Following decades of U.S. under-engagement with Indonesia, President Joko Widodo’s Global Maritime Fulcrum Doctrine provides Washington with new opportunity to prioritize its strategic relationship with Jakarta. Markets and geopolitics of the 21st century will revolve around the maritime domain, and Indonesia is uniquely positioned to play a leading role in the Indo-Asia-Pacific Rim. The Indonesian archipelago’s maritime trade routes and its position near the volatile South China Sea ensure Jakarta’s role will be center stage for any geopolitical challenge in Southeast Asia. As the U.S. rebalances to the Indo-Asia-Pacific, Washington should devote resources to account for Indonesia’s rising importance. A closer U.S.-Indonesian partnership would bring significant political, economic, and security benefits to both nations. In these three domains Washington ought to focus its efforts to build a U.S.-Indonesian relationship that underpins international trade and stability in the region. Failure to embrace current opportunities would be a regrettable strategic error for U.S. policymakers.
Indonesia, home to over 250-million people and the third-largest democracy on earth, is also the world’s most neglected titan.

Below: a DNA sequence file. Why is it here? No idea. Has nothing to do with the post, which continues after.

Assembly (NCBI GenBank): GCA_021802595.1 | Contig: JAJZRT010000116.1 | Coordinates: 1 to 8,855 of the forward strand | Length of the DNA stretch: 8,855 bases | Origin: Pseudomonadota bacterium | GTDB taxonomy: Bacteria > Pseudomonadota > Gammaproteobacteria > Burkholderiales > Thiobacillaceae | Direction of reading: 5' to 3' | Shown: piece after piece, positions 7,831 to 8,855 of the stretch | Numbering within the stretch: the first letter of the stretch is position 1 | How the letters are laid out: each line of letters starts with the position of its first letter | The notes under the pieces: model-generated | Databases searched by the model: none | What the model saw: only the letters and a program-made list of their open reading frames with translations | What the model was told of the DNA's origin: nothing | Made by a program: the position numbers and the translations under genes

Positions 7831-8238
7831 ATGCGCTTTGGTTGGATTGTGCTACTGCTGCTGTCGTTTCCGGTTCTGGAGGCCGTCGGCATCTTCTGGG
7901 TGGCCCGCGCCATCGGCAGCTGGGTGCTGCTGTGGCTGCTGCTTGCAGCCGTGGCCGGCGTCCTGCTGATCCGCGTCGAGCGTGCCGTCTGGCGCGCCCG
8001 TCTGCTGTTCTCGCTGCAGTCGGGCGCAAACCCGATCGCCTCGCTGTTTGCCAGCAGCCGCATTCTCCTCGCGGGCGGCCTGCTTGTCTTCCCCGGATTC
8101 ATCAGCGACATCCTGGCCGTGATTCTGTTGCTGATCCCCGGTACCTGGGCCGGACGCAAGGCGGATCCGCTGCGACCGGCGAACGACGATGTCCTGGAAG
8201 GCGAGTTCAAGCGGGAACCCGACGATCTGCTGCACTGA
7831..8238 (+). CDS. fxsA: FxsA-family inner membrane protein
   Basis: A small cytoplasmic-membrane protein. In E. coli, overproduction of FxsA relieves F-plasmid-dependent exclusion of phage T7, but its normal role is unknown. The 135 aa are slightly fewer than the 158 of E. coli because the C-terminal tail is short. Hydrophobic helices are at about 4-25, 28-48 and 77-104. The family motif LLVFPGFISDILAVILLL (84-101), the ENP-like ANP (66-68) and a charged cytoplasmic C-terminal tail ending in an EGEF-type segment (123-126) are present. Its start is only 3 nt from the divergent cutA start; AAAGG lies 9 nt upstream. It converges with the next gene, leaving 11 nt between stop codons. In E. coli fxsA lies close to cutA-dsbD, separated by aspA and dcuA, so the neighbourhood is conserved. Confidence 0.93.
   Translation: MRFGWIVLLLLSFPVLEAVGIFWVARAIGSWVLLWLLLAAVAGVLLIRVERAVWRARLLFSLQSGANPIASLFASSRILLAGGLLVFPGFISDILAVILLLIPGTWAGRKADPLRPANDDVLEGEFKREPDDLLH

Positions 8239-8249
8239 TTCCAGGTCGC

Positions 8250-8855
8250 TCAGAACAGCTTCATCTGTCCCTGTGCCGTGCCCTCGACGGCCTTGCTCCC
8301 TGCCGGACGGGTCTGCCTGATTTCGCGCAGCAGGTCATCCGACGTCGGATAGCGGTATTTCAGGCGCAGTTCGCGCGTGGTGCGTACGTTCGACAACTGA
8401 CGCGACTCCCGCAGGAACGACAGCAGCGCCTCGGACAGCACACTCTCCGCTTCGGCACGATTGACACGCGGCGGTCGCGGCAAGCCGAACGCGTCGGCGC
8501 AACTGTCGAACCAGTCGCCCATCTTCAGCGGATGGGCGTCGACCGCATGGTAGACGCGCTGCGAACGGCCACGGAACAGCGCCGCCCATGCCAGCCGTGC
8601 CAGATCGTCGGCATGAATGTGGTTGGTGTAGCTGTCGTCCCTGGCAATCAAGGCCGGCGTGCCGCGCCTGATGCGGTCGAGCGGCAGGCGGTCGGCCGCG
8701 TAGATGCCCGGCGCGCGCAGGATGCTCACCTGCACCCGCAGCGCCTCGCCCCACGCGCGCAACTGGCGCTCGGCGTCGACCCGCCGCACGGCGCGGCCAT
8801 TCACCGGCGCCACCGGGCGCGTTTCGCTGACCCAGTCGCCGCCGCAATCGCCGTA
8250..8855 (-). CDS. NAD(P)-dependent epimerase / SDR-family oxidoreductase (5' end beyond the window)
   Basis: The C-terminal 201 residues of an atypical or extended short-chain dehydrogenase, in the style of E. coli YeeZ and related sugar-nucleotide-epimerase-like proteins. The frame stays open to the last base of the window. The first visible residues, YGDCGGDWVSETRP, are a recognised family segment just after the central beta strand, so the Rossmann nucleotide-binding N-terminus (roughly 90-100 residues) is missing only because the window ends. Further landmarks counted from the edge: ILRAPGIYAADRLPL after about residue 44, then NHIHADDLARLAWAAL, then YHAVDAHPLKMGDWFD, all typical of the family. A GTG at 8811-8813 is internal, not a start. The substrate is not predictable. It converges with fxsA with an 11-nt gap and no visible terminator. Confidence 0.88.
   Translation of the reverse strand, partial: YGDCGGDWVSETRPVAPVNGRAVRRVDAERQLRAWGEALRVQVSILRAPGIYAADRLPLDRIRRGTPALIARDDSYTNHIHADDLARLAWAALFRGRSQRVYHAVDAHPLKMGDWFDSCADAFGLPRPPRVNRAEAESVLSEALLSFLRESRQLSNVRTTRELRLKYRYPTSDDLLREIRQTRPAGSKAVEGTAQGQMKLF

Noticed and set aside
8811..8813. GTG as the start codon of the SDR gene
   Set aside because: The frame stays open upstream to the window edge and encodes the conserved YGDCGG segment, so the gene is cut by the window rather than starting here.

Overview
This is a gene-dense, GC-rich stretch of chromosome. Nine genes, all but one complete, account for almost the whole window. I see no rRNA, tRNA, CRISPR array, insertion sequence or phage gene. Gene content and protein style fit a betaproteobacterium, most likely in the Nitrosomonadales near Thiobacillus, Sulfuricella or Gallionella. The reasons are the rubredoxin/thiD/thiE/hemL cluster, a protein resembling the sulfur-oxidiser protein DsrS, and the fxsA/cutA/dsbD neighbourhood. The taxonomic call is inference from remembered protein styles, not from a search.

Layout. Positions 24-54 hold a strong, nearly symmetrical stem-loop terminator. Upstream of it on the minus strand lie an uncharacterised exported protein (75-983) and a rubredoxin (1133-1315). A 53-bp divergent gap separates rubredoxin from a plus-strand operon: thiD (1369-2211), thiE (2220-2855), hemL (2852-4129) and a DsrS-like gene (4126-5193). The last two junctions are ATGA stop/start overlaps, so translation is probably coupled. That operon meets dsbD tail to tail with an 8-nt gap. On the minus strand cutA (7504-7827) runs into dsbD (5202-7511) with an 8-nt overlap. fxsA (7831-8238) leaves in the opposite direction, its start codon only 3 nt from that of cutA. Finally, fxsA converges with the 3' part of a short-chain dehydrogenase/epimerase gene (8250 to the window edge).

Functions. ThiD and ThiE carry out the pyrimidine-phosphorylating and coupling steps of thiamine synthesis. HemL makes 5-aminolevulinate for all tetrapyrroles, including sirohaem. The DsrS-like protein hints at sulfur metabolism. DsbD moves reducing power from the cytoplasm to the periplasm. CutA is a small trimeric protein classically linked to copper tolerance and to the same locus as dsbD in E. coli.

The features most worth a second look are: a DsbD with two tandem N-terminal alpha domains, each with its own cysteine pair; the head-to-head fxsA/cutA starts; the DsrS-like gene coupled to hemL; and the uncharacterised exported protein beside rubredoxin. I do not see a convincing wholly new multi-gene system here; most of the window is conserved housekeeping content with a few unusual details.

At the geopolitical nexus of the Indian and Pacific Oceans, and with territory protruding into the South China Sea, Indonesia demands U.S. attention more than ever. Washington should significantly deepen its partnership with this strategically located nation with a rapidly expanding economy. It should do so before crisis in the surrounding area necessitates hasty action. Washington has failed to make Jakarta a top priority in its revitalized focus on the Indo-Asia-Pacific, and the major shortcomings of the contemporary U.S.-Indonesia relationship suggest the need for a full-frontal engagement strategy – diplomatically, economically, and militarily. President Widodo’s intent to transform Indonesia into a Global Maritime Fulcrum (Poros Maritim Dunia) provides new opportunity for such engagement. Such U.S. initiative will not guarantee an immediate strategic success. Indeed, U.S. diplomats and policymakers will need to overcome significant barriers to include memories of U.S. support for Indonesian separatist movements during the Cold War, elements of anti-U.S. nationalist and Islamist popular sentiment, and concerns that working more closely with international partners endangers Indonesia’s “Active and Free” foreign policy.1 However, such challenges should not deter the United States from an Indo-Asia-Pacific rebalance that prioritizes engagement with Indonesia.